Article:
Rap OKd vs 7 cops in torture video | Inquirer News

Rap OKd vs 7 cops in torture video

DOJ: Binayug, et al conspired to inflict harm on detained rob suspect
By: - Reporter / @NikkoDizonINQ
/ 09:43 PM September 13, 2011


The Department of Justice (DOJ) has recommended the filing of a criminal charge against Senior Inspector Joselito Binayug and six other policemen, including one of his superiors, for the alleged torture of a detainee inside a police station which was caught on video.

Aside from Binayug, those recommended to be charged with violation of the Anti-Torture Act of 2009 were Superintendent Rogelio Rosales Jr., Senior Police Officer 3 Joaquin de Guzman, Senior Police Officers 1 Rodolfo Ong Jr. and Dante Bautista, Police Officers 1 Nonito Binayug and Rex Binayug, and other John Does.


On the other hand, the complaint against Superintendent Ernesto Tendero Jr. was dismissed for lack of evidence.

The charge against the Manila policemen was based on a video which came out in a TV news program in August last year. The footage showed Senior Inspector Binayug pulling on a string which was tied around the organ of a naked and tattooed man identified as Darius Evangelista—a suspected robber—as other policemen cheered.


The video caused a public uproar after it went viral on the video-sharing site, YouTube.

In a 24-page resolution, Senior Assistant State Prosecutor Phillip Kimpo said there was a “prima facie case for the crime of Torture Resulting in the Death of any Person” as he added that the respondents conspired to torture Evangelista.

“It is clear from the ABS-CBN TV Patrol News footage shown during the (DOJ) hearing that the crime of torture was committed. In the said video footage, a man in [a] white shirt can be seen pulling forcefully the penis of a naked tattooed victim. The penis was pulled forcefully not just once but several times,” Kimpo said.

“Obviously, this is torture as defined under [Republic Act]  9745 (Anti-Torture Act of 2009),” he added.

The complaint against the respondents was filed by Evangelista’s wife, Margie, and the Philippine National Police (PNP).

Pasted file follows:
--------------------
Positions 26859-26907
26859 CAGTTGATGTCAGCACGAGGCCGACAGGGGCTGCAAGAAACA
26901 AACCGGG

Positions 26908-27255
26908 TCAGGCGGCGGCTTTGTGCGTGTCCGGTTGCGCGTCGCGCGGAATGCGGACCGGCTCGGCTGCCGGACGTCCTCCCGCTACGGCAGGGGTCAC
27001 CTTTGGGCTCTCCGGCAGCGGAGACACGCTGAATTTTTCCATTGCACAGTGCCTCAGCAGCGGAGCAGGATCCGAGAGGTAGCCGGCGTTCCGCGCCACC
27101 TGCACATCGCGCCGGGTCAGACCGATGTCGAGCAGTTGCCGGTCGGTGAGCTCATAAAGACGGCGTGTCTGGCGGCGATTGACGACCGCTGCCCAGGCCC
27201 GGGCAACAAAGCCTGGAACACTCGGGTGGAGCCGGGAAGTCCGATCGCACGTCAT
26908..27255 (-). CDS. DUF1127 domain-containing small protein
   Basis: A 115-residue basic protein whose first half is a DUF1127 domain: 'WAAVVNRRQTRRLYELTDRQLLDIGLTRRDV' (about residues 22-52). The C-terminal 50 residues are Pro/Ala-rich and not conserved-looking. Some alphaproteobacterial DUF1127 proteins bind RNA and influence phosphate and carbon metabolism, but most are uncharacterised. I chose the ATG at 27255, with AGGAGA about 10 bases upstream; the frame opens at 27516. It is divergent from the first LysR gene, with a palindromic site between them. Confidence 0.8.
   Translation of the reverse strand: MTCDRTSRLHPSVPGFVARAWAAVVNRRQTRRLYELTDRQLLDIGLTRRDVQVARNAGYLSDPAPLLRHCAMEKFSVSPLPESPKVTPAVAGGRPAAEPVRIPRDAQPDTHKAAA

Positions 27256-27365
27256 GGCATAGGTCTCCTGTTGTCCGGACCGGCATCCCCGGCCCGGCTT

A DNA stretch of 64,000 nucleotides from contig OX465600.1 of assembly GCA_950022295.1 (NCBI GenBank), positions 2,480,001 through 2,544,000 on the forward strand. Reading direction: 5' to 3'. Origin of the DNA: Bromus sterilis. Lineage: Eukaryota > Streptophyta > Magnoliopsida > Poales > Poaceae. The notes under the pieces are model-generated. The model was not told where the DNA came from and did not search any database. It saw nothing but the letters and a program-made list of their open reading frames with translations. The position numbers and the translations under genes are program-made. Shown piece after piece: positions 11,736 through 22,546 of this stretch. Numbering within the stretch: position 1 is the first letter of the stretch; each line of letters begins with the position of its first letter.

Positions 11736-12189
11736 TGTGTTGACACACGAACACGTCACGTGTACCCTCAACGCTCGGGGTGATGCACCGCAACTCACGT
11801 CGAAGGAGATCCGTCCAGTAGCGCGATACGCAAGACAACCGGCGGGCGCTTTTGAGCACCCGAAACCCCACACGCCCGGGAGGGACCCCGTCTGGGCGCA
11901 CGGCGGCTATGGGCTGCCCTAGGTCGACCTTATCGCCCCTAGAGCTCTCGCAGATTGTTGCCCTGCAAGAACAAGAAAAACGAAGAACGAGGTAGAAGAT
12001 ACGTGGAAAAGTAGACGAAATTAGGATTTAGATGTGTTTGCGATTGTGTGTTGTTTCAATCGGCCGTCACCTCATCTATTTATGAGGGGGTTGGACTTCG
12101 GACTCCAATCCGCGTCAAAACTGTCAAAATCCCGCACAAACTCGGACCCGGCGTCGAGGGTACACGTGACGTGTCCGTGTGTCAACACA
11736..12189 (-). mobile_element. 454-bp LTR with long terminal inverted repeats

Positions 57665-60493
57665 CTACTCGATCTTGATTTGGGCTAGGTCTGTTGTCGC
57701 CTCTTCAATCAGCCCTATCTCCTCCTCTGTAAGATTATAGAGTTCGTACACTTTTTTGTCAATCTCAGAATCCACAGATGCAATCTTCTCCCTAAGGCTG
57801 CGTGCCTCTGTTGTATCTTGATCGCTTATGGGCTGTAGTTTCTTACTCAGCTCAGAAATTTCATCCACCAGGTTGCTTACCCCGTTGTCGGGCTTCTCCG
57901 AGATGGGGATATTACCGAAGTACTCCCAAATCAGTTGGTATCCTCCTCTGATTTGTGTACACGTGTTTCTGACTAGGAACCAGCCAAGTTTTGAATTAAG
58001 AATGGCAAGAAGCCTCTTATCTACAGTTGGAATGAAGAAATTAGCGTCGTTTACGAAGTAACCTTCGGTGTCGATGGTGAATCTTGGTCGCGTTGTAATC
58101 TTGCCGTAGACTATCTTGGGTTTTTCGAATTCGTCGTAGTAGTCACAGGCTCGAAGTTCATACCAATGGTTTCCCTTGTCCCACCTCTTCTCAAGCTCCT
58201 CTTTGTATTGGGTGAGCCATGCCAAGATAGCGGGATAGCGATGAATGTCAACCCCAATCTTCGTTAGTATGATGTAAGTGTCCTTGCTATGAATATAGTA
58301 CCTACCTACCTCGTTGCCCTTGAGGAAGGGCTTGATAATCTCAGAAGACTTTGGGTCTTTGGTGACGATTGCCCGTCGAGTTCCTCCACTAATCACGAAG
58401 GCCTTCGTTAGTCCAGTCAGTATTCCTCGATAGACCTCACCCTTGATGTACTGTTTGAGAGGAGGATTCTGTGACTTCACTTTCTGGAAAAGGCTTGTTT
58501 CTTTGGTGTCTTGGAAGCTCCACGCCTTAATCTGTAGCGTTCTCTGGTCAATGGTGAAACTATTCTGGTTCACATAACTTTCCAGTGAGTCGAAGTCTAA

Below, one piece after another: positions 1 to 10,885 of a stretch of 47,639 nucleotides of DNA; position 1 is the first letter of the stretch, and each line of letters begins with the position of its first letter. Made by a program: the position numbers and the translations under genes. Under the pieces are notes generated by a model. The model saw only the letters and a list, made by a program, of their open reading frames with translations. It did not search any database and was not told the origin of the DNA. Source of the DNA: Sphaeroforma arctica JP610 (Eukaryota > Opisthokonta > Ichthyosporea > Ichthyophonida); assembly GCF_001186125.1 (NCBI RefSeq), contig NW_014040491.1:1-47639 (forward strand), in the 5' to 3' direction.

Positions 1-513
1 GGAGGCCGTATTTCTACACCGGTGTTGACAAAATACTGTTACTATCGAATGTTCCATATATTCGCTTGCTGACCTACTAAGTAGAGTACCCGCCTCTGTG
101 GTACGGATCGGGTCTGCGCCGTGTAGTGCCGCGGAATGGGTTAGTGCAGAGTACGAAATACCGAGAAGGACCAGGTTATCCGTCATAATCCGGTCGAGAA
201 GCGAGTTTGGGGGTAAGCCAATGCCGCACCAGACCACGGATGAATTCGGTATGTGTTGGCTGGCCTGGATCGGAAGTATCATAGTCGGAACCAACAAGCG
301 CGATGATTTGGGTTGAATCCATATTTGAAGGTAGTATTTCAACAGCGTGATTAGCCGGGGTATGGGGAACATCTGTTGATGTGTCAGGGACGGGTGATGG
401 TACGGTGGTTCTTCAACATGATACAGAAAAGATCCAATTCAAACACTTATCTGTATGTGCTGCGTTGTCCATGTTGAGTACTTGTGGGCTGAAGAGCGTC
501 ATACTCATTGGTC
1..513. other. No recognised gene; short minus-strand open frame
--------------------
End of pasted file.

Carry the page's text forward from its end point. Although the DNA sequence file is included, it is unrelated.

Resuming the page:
The National Capital Region Police Office’s Task Force Asuncion earlier identified the “actual torturer” as Senior Inspector Binayug, the commander of the Asuncion Police Community Precinct which was under the Manila Police District (MPD) Station 2 in Moriones, Tondo.

Kimpo said that three witnesses who were Evangelista’s former codetainees also identified the naked man in the video as Evangelista and Binayug as the one torturing him.


While the torture of Evangelista took place at the MPD Station 2 office, Kimpo said there was no evidence to show that Tendero knew about the torture even if he was the station commander.

On the other hand, Rosales, the MPD Station 11 commander, had the opportunity “to know and be on guard [against] the torturing of a robbery suspect [Evangelista] inside his very own police station.”

According to witnesses, Evangelista was detained at the MPD Station 11 after his arrest but he was tortured elsewhere.

They claimed that he was returned to the office of Rosales “in a pitiful condition with his eyes covered by masking tape, and thereafter brought out of the police station to be summarily executed.”

“They added that they never saw [the victim] since then,” the resolution noted.

Evangelista was reported missing by his wife and father on March 7 last year.

When contacted, MPD director Chief Superintendent Roberto Rongavilla told the Inquirer that he was in favor of the DOJ recommendation.

“It means they appreciated the records of investigation and evidence that we and Task Force Asuncion submitted to them,” he said. With Jaymee T. Gamil

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TAGS: DoJ, Human rights, Police, torture
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